Democrats Seek To Reorient Homeland Security Hiring After Trump Era
House Democrats on Tuesday brought forward their measure to fund the Department of Homeland Security, proposing a bill that would reorient the priorities of the workforce.
Unlike the Trump administration, President Biden and the Democrats in Congress are not looking to increase the staffing of immigration enforcement agencies. Democrats said DHS should seek to reduce the number of jobs in customs enforcement and border protection and immigration and customs, where Trump had sought to add thousands of officers and agents. Instead, the DHS spending bill for fiscal year 2022 – approved by the House Appropriations Committee on Tuesday – would increase the roles of the Federal Emergency Management Agency, the Secret Service, and other components.
The pro-party bill would ask DHS to examine the feasibility of reclassifying certain immigration-related law enforcement positions. The committee asked DHS to create an entity to examine whether functions can be performed by non-law enforcement officials to achieve “a more efficient and effective use of resources.” The review is expected to be completed in four months.
“The committee recommends that DHS decrease its dependence on [law enforcement officers] for functions where unique training, expertise and access to firearms [law enforcement officers] is not necessary, such decreasing dependence [officers] for the processing of recent border franchisees in DHS systems, ”the committee said in its report on the bill.
Lawmakers generally followed the White House’s lead – as DHS was one of only two major departments not to receive an overall funding increase in Biden’s budget request – but broke with some provisions . The committee said it supported the administration’s request for $ 345 million from U.S. citizenship and immigration services to hire 1,300 employees and increase overtime, but found the goal unrealistic. USCIS can’t accomplish all of those hires in a year, Democrats said, so lawmakers have allocated just $ 89 million. The owners of the house used the remainder of the money to hire asylum officers, which the White House did not request, to remedy “the significant backlog in processing claims. asylum”.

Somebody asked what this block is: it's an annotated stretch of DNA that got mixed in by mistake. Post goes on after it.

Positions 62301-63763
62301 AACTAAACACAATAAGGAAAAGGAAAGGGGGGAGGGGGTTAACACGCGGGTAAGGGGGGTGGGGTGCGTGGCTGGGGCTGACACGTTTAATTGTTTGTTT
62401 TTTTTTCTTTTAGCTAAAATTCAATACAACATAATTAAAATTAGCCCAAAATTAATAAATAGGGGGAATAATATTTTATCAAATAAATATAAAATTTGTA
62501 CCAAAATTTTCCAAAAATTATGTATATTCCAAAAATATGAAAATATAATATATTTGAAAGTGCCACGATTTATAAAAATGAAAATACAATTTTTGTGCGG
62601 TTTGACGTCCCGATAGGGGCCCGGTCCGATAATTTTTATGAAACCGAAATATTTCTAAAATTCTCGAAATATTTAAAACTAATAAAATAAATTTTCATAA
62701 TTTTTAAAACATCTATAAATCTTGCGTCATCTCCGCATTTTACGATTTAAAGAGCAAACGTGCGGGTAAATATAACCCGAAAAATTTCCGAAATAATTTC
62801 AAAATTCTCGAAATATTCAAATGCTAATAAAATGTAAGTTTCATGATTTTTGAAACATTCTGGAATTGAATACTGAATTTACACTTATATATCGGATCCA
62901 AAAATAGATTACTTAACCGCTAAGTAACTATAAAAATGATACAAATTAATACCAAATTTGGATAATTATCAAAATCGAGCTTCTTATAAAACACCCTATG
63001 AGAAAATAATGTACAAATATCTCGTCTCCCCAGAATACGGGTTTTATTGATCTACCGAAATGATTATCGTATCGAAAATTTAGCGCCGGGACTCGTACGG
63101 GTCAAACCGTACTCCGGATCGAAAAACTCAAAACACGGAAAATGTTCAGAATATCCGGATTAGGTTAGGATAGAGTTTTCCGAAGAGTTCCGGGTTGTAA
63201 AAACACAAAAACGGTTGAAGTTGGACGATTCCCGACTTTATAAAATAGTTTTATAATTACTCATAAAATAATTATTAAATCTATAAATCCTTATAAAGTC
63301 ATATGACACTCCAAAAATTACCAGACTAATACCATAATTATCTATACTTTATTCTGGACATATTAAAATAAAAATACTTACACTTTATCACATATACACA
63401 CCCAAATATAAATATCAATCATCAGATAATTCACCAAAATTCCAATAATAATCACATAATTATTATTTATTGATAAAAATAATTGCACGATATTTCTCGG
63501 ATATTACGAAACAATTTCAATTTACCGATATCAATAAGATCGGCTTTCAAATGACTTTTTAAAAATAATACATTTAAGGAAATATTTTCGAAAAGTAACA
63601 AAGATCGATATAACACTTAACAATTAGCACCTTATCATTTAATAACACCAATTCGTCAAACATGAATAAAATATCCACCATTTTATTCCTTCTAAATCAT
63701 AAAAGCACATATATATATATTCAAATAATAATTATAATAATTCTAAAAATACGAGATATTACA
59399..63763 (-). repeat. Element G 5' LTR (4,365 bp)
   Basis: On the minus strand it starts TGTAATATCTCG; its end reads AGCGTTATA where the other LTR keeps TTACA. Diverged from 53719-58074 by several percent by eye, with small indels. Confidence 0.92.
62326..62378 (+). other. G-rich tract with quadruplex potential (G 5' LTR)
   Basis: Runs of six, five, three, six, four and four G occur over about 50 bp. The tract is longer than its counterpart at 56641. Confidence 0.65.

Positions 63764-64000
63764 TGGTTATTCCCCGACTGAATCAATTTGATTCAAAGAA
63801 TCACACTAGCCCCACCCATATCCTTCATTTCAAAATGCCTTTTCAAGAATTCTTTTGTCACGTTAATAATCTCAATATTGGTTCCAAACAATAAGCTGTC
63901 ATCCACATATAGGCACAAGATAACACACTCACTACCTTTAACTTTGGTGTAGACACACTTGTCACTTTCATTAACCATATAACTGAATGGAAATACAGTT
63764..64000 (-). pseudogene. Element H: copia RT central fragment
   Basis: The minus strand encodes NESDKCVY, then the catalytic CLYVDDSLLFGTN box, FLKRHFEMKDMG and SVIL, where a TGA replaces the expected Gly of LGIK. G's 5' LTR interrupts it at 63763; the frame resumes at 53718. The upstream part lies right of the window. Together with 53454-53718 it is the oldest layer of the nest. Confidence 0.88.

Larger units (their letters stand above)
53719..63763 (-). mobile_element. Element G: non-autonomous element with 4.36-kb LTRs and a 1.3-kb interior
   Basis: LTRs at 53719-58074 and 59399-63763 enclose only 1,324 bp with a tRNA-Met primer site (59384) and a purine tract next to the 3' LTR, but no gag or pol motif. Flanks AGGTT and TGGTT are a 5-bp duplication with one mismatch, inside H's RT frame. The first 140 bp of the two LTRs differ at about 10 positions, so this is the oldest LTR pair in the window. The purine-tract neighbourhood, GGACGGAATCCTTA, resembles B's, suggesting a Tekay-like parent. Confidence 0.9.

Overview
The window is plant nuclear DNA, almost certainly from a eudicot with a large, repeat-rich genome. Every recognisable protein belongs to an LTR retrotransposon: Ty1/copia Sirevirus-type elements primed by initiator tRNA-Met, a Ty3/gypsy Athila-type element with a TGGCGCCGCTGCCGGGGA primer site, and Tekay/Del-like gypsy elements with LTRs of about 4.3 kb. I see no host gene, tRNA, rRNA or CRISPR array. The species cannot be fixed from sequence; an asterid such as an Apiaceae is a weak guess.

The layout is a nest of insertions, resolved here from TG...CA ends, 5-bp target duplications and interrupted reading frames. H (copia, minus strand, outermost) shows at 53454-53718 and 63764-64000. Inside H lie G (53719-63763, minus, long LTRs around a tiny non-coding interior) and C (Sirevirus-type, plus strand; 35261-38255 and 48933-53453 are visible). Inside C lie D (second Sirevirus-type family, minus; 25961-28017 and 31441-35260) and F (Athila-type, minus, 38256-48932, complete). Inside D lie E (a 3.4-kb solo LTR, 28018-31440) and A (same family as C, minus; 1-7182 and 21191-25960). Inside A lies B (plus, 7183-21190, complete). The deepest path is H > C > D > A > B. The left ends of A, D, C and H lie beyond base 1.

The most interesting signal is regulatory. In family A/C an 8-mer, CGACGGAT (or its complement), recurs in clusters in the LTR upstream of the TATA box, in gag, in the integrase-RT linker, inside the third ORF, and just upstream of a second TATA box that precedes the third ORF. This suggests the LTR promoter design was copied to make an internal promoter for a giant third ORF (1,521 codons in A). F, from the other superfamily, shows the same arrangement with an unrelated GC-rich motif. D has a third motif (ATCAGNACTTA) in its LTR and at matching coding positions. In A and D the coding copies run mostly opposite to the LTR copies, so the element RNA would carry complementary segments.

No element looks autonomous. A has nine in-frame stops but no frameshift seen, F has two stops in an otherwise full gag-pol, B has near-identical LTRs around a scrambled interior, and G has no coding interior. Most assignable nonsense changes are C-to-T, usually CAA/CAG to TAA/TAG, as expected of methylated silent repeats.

Further demonstrating the break with the policies of the Trump era, the measure included funding for more than 300 refugee officers. After a significant setback for dragging his feet on a campaign pledge, Biden in May raised the refugee ceiling from Trump’s record low of 15,000 to 62,500 for 2021. He said he plans to raise it still at 125,000 in fiscal year 2022.
Lawmakers have said they will fund some hires simply because they trust the Biden administration more than its predecessor. Noting a move at ICE towards a “more humane use of prosecutorial discretion” – which the agency granted to its employees last month – Democratic appropriators approved $ 15 million for the office of the senior legal adviser. The funds will allow ICE to hire more lawyers to help it deal with the millions of pending immigration cases.
FEMA has requested funding to hire thousands of new employees to ease pressures on its beleaguered workforce and lawmakers said they recognize “the challenges FEMA faces in maintaining a workforce. work ready to be deployed before, during and after disasters “. They requested a briefing on FEMA’s plans for each category of its workers, but said the bill would ultimately increase FEMA’s workforce in the event of a disaster. The measure also made it possible to further fund secret service agents and uniformed officers. The agency seeks to increase its workforce by around 25% by 2026.
While the Trump administration has consistently lobbied for more CBP and ICE staff, Congressional Democrats have been largely successful in blocking funding for these efforts. During this time, the administration has struggled to recruit and retain a sufficient number of employees to reach its authorized staffing floor.
The House bill will now go to the prosecution, but the final measure will have to be reconciled with agreed language in the Senate.